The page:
Minnesota Child Support: Shared Income Formula

In 2005, the Minnesota legislature amended the state’s child support guidelines and adopted a new formula to calculate child support obligations. This new formula, known as the income-shares or shared income formula makes it necessary to take the combined gross (i.e. pre-tax) monthly income of both parents into account in order to come up with the appropriate amount of support. The previous law only required the court to consider the net income (i.e. after tax) of the non-custodial, or obligor, parent.

Calculating Basic Child Support

The shared income formula went into effect on January 1, 2007. Under the new formula, basic child support is calculated by combining each parent’s gross monthly income, after taking any available deductions, to produce the parental income for determining child support (PICS).

Some of the deductions that may be taken to reduce a parent’s monthly gross income include:

  • Spousal maintenance
  • Child support payments to children from a previous relationship
  • Non-joint children living in the home
  • Child care expenses

The non-custodial parent also may receive a deduction if he or she is awarded a certain percentage of parenting time with the child. Additionally, the parent required to pay for the child’s health insurance and any uncovered health expenses may also receive a deduction from his or her gross monthly income reflecting those expenses. Items that generally are not considered income for purposes of calculating the gross monthly income include:

  • Overtime compensation
  • Public assistance benefits
  • A new spouse’s income (if either parent married or remarried)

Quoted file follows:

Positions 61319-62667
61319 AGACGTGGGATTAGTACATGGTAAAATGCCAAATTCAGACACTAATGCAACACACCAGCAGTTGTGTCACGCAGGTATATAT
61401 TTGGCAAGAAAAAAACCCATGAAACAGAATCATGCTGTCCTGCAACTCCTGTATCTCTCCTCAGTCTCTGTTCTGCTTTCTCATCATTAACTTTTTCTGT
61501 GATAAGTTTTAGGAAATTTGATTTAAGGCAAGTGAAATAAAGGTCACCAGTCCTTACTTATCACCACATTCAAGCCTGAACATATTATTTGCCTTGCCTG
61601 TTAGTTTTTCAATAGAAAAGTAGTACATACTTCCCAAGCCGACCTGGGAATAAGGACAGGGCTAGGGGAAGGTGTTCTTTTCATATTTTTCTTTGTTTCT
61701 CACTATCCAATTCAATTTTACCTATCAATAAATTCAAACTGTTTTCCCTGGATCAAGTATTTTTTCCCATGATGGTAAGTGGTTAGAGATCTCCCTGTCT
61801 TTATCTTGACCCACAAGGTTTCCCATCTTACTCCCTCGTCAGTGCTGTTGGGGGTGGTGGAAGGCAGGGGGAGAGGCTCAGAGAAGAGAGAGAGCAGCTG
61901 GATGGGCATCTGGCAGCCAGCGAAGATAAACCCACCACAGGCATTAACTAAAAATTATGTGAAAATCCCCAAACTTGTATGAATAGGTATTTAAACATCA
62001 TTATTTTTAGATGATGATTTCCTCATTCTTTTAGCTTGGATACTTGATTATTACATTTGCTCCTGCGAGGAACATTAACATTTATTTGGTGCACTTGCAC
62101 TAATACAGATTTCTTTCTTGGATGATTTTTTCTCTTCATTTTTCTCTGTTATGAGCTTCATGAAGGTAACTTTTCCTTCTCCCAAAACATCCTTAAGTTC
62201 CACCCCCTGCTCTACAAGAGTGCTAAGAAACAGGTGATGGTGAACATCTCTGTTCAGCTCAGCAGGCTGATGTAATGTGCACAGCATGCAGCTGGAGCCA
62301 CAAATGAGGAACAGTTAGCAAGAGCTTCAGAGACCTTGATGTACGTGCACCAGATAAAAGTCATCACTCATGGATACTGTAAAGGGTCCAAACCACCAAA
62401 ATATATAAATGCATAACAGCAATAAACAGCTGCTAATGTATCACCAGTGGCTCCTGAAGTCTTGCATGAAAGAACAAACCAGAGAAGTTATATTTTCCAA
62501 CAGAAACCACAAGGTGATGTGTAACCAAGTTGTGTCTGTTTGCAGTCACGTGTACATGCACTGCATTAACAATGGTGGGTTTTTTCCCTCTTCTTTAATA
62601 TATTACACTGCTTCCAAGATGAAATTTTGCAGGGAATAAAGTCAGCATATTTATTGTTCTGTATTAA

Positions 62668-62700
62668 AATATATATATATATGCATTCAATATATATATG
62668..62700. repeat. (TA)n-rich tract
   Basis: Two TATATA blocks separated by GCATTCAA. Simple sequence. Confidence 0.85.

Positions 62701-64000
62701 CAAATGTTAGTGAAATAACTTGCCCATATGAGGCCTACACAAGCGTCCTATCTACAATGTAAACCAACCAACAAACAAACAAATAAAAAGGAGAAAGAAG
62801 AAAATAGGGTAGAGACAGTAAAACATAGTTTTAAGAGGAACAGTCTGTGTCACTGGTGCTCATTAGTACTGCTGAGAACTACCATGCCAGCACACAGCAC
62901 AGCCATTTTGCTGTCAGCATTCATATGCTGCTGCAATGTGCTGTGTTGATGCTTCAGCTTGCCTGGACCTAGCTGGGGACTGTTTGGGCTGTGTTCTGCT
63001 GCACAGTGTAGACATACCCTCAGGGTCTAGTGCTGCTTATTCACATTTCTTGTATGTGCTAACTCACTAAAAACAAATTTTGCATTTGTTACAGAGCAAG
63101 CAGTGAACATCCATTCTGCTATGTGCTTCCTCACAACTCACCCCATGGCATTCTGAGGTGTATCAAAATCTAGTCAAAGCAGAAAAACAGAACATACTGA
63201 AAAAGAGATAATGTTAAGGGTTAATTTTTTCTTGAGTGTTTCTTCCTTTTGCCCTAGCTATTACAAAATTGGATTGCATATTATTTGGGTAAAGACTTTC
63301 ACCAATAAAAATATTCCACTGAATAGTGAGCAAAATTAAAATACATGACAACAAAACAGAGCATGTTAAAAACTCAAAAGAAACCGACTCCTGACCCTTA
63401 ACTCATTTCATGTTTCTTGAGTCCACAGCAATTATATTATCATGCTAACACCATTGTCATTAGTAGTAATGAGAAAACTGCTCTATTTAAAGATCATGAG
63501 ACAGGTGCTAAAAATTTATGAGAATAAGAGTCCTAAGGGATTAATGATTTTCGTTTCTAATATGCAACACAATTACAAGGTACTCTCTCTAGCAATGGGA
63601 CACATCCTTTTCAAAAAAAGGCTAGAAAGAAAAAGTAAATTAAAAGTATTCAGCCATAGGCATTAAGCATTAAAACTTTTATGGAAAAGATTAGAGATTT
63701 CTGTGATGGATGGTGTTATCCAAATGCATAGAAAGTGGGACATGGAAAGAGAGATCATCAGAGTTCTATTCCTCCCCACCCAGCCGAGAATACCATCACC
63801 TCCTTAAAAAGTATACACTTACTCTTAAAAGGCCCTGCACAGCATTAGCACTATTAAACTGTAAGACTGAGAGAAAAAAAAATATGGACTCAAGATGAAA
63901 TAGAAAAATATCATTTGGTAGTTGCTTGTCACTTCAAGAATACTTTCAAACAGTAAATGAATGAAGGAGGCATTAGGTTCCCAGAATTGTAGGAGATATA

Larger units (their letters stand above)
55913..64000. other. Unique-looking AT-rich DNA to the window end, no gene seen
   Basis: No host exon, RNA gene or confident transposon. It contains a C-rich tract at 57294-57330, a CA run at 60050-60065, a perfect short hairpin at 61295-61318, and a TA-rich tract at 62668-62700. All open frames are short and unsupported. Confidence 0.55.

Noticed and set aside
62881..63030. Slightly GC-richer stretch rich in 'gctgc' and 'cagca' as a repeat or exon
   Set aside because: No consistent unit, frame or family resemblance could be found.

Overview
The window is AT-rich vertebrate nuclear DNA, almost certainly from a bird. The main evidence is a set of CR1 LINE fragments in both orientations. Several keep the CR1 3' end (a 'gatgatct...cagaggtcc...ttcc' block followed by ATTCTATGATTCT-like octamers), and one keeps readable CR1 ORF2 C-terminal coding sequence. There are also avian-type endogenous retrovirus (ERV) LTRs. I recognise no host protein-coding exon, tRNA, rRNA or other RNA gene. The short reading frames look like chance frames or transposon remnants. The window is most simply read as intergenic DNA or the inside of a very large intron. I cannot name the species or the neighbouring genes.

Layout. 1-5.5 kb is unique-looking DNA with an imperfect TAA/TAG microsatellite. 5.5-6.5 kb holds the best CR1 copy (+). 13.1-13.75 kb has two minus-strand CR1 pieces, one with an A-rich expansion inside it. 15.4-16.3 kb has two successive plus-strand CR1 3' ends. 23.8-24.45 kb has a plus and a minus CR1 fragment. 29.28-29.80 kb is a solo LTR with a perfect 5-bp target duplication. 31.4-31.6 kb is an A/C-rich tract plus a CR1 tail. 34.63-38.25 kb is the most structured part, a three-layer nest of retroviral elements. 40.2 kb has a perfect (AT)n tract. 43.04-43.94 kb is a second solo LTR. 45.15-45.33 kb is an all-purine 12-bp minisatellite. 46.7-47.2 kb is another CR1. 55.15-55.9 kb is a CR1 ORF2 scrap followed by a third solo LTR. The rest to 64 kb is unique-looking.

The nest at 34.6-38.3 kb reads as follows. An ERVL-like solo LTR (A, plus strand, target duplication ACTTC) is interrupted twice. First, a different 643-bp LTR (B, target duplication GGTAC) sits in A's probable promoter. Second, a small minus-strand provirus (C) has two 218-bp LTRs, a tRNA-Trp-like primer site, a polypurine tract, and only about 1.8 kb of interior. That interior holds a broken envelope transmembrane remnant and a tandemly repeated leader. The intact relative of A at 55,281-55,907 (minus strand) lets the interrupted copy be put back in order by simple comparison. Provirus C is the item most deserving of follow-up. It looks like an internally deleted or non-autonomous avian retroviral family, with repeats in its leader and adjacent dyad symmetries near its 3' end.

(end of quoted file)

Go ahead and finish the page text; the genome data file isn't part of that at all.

Once the parents’ PICS numbers are calculated, the next step is determining each parent’s pro rata share, which is the percentage of the ultimate support obligation each parent will be required to meet. The pro rata share is calculated by dividing each parent’s gross monthly income by the PICS.

Next, the PICS number is applied to Minnesota’s basic child support guidelines table to calculate the parents’ combined basic support obligations based on the number of children they share. Lastly, the combined basic support obligation is divided to reflect each parent’s pro rata share, providing the expected amount of child support each parent must pay.

Modifying Child Support Orders Based on the New Law

Once the shared income formula became law, the legislature imposed a one year ban on parents using the new formula as a basis to request a modification of their support orders. Starting January 1, 2008, however, parents were permitted to petition the court to modify their child support obligations based on the new formula.

In order to seek a modification of a child support order, the parent must be able to prove there has been a substantial change in circumstances that makes the current support order unreasonable and unfair. Generally, a change in the law by itself is not enough to qualify as a “substantial change in circumstances.”

However, the Minnesota Court of Appeals decided a case in May 2009 that makes it clear that the shared income formula may be sufficient to support a showing of a substantial change in circumstances warranting a modification of a child support order.

Minnesota Statute §518A.39(2)(b)(1) states that there is a presumption of a substantial change in circumstances if applying the child support guidelines to a parent’s current situation results in at least a 20% increase or decrease and at least a $75 per month increase or decrease in the amount of child support owed.

In Rose v. Rose, 765 N.W.2d 142 (Minn. App. 2009), the court found that so long as the parent could show that he or she met the minimum 20%/$75 requirement, the parent had successfully shown a substantial change in circumstances, even though it was caused by a change in the law. However, in order to receive a modification, the parent still must prove how the change in circumstances makes the existing support order unfair and unreasonable.


The changes in Minnesota’s child support laws have not made calculating support obligations any easier. An attorney experienced in handling child support orders and modifications can help you determine your gross monthly income, whether you qualify for any deductions and whether you meet the requirements to modify your current support order.